In the past, the end of June was a celebratory period in my life. It signaled the end of the school year, and three long months of freedom. Summer vacation is something that, as kids, we always experienced. It was just an expected part of life, and it’s not until you obtain a full-time job when you realize how fantastic that three-month vacation was.
Now, at age 26 — and three years into my first ever full-time job — the only reason I even remember that it’s the beginning of summer vacation is because of the Facebook statuses I see from all of my friends who are teachers.
Before I continue, I must point out that I wrote a similar post about this subject last December, condemning teachers who were about to embark on a two-week winter break. The post was written mostly out of jealousy and spite, and in hindsight, I must admit that I was a little harsh.
So let me go ahead and say that I am the biggest advocate of teachers, and all those who work in schools. I will stand on a soapbox and share my belief that they may very well be the hardest working people in the world.
Now I don’t mean that on a physical sense, because it would be an insult to manual laborers who work during the hot and humid spring and summer months, lugging heavy objects several hours a day. Those guys are in a league of their own.
But in an all-around sense, teachers have to be on their A-game in more aspects than most professions call for. Physically. Mentally. Instinctively. Psychologically. Rhythmically. Sexually.
Oh wait, that last one is only in porn.
They are responsible for delivering material to young, unjaded minds five days a week for 10 months a year. To present such material in a relatable way, they must be eloquent and concise, and therefore must always have their wits at all times. In other words, they can’t ever go to work hung over.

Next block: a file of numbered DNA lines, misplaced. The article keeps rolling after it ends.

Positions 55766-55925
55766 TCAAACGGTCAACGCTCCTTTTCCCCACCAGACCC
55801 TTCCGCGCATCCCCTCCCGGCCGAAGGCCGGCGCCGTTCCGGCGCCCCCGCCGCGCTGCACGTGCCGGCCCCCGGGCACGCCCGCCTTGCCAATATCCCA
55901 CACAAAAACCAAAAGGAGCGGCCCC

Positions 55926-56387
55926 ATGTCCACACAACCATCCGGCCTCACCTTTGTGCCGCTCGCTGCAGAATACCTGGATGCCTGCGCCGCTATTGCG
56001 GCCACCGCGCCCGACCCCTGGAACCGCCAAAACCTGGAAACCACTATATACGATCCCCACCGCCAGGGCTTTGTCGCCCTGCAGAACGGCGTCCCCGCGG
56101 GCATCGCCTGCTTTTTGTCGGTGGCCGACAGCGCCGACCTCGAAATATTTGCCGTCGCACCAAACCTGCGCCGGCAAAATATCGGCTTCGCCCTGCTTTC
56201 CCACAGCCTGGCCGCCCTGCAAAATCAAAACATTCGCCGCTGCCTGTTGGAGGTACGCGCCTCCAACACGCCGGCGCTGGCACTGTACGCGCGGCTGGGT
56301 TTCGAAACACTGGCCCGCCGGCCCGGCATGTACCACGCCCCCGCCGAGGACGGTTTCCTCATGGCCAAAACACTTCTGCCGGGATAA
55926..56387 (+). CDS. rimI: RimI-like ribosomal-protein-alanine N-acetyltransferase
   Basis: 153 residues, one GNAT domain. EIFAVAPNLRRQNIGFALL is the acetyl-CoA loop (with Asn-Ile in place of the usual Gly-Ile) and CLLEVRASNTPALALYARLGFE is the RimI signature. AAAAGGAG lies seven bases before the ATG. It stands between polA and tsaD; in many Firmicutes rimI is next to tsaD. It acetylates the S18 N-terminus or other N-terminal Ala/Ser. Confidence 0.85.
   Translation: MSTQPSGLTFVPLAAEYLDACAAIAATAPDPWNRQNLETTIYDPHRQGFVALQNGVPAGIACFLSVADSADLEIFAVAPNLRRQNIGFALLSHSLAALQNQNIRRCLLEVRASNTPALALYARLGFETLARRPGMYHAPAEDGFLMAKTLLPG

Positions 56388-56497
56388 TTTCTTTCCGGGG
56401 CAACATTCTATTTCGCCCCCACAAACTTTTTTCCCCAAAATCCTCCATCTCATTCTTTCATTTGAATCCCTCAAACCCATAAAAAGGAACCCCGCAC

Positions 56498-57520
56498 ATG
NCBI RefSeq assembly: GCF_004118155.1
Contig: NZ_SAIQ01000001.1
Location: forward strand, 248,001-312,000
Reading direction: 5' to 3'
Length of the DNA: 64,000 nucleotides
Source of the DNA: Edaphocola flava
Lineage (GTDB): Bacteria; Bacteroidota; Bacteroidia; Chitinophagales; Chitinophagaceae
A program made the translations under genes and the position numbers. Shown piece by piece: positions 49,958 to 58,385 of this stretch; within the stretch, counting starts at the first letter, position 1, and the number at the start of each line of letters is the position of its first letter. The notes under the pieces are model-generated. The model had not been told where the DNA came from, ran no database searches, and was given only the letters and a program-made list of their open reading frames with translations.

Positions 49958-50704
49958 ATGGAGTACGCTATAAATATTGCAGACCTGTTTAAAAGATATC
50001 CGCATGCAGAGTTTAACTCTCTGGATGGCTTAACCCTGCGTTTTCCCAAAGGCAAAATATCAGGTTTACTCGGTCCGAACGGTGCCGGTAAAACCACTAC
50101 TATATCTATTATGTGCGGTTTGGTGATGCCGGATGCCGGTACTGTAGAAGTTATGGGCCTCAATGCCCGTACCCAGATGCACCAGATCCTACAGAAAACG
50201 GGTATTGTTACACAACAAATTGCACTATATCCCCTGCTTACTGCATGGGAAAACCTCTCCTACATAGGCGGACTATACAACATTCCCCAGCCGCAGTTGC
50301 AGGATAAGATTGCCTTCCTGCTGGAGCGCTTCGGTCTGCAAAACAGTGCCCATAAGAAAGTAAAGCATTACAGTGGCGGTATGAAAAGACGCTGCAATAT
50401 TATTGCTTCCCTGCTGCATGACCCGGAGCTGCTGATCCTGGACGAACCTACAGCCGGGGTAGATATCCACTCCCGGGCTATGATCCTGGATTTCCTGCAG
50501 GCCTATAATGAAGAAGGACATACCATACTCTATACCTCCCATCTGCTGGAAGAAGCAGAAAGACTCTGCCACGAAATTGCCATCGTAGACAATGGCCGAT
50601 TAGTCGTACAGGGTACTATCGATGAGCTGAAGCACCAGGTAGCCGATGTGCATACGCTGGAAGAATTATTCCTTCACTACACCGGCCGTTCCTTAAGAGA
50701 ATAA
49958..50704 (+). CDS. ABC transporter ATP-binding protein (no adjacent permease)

And let’s face it, while every job in the world does indeed serve some purpose, we all know that we could go to work sometimes hung over. Unless you’re an air traffic controller or a the elected leader of a country (although George W. never got the memo), you can afford to go out on the occasional weeknight and have a one or two — or several — drinks, and just coast the following day at work.
Teachers don’t have that luxury.
We have yet to even take into account the other facets of a teacher’s job. Specifically, the things they must do outside of the classroom. For one, they wake up earlier than anybody. After grueling schooldays, they must attend meetings. They deal with whining children, immature adolescents, punk teenagers, overbearing superiors and naive parents who refuse to believe their children are anything but innocent. And to boot, their salaries leave a lot to be desired.
From September to June, teachers put up with a lot of shit. And for that, one can certainly make the argument that they, more than any other job, deserve a three-month vacation. I can acknowledge that.
But I just have one simple request. Just one. Don’t post about it on Facebook. Don’t tell me about your elaborate summer plans. Don’t post an Instagram photo of the beach at 10 a.m. when my workday is just beginning. Because as nice as I am being right now, I am equally as pissed off when I see such a picture. For that split-second when I see that picture, I know how Hitler felt when he decided to exterminate the Jews. Because I feel that same way about teachers. But only during that split second. Once I take a deep breath and calm myself, things are mostly back to normal again.
So teachers, administrators, guidance counselors, school psychologists, secretaries, and even students — enjoy the summer. Live it up. Travel. But don’t expect anymore love from me. For the next three months, you are the enemy. You are my Ivan Drago in Rocky IV. You are my Voldemort.
And I am a 15-year-old wizard hero.
That analogy just didn’t work at all.